The culture secretary prevented a woman from a minority ethnic group from becoming a member of the Channel 4 board.

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There is a dispute regarding the involvement of the government in appointing management positions at Channel 4. The government has prevented a woman from a minority ethnic group from joining the board of the broadcaster.

Ofcom has recommended Rozina Breen, a previous top executive at BBC who currently heads the Bureau of Investigative Journalism, as their top choice for one of the five available positions as a non-executive director at Channel 4.

Ofcom is in charge of selecting and approving Channel 4’s non-executive directors. However, there was an unexpected decision made by culture secretary Lucy Frazer, who has the ultimate authority in appointments. She rejected Breen without explanation, as first reported by Deadline. Out of the five newly appointed non-executive directors on Monday, four are white, leading to criticism from Channel 4’s chair, Sir Ian Cheshire, who stated that the choices did not meet the broadcaster’s diversity goals.

One of the five individuals chosen is the leader of Boots, Sebastian James, who attended the prestigious Eton school and was a member of the Bullingdon Club with Lord Cameron, with whom he has vacationed.

According to a memo shared internally and initially reported by the Telegraph, Cheshire stated that these new appointments will help increase diversity on the board. However, the organization as a whole still needs to make more progress in terms of representation. While we do not have complete control over board appointments due to procedural reasons, we remain dedicated to advocating for continued progress.

The latest additions to the board also consist of industry expert Dame Annette King, managing director of Warner Records UK Alex Burford, and businesswoman Debbie Wosskow. The technology entrepreneur Tom Adeyoola is the sole minority representation in the appointments.

Approximately 93% of the members on Channel 4’s board are white, with only one member being from an ethnic minority group. In contrast, the company’s workforce is made up of 18% individuals from ethnically diverse backgrounds, but they have set a goal to increase this number to 20%.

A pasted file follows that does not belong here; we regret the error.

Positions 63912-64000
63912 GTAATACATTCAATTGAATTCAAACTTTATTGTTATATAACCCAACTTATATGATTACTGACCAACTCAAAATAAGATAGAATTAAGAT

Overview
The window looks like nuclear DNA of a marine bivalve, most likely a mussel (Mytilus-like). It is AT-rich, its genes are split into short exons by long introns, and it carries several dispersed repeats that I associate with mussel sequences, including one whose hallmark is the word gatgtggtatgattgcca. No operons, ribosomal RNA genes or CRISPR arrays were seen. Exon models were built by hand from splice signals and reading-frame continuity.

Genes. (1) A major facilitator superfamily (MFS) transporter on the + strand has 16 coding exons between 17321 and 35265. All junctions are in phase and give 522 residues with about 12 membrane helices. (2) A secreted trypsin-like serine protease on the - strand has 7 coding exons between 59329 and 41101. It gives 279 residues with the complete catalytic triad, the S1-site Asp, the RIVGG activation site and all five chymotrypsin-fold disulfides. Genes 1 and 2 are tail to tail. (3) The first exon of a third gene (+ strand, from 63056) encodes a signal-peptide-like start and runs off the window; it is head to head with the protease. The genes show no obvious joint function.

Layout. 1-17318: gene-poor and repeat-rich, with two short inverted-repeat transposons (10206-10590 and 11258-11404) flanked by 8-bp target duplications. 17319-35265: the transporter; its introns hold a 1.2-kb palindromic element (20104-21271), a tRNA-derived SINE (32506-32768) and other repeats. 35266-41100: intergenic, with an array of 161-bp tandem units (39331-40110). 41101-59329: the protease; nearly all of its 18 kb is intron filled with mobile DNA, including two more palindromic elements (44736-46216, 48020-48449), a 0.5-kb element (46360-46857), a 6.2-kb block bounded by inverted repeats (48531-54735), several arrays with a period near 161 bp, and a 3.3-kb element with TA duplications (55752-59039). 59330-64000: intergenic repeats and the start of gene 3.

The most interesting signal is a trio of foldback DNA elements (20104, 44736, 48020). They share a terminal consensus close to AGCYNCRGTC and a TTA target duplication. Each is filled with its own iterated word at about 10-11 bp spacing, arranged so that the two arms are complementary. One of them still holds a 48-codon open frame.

On Monday, four individuals were appointed to the broadcaster’s board for three-year periods, and Burford is set to begin in June. The executive search firm Russell Reynolds was responsible for conducting the recruitment process.

Cheshire sat on a recruitment panel that interviewed candidates, which was headed by the Ofcom chair, Lord Grade, who is also a former Channel 4 boss.

Breen, who was employed by the BBC for 13 years and held the position of head of north, stated to Deadline: “There were specific requirements and a designated procedure for applying. If someone is recommended by Ofcom as a potential candidate and then appears to be rejected by the culture secretary, it seems unclear and concerning.”

In 2016, the government faced criticism for preventing Althea Efunshile, a previous high-ranking employee at Arts Council England, from being appointed to Channel 4’s board.

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After facing criticism, she was chosen for the position, but in 2021, the government rejected her rehiring, along with film producer Uzma Hasan, resulting in an entirely white board for Channel 4.

The Department for Culture, Media and Sport stated that they are fully dedicated to promoting fairness in their public appointments. This is to ensure that the boards of public bodies have a diverse range of perspectives and accurately represent the people they serve.

“Ofcom selected members for the Channel 4 board through a fair and transparent process, with the DCMS secretary of state’s approval.”

Channel 4 has announced that it will be reducing its workforce of 1,200 employees in order to speed up its transition to streaming. This decision comes amidst a significant decline in TV advertising, the worst in 15 years. The Guardian first reported that approximately 200 jobs will be affected by these redundancies. This move is in preparation for financial losses over the next two years, after experiencing three years of profits until 2022. To manage its budget, the broadcaster has reduced its commissioning.

Last year, the government gave up on its proposal to privatize Channel 4 due to resistance from the majority of the media sector.


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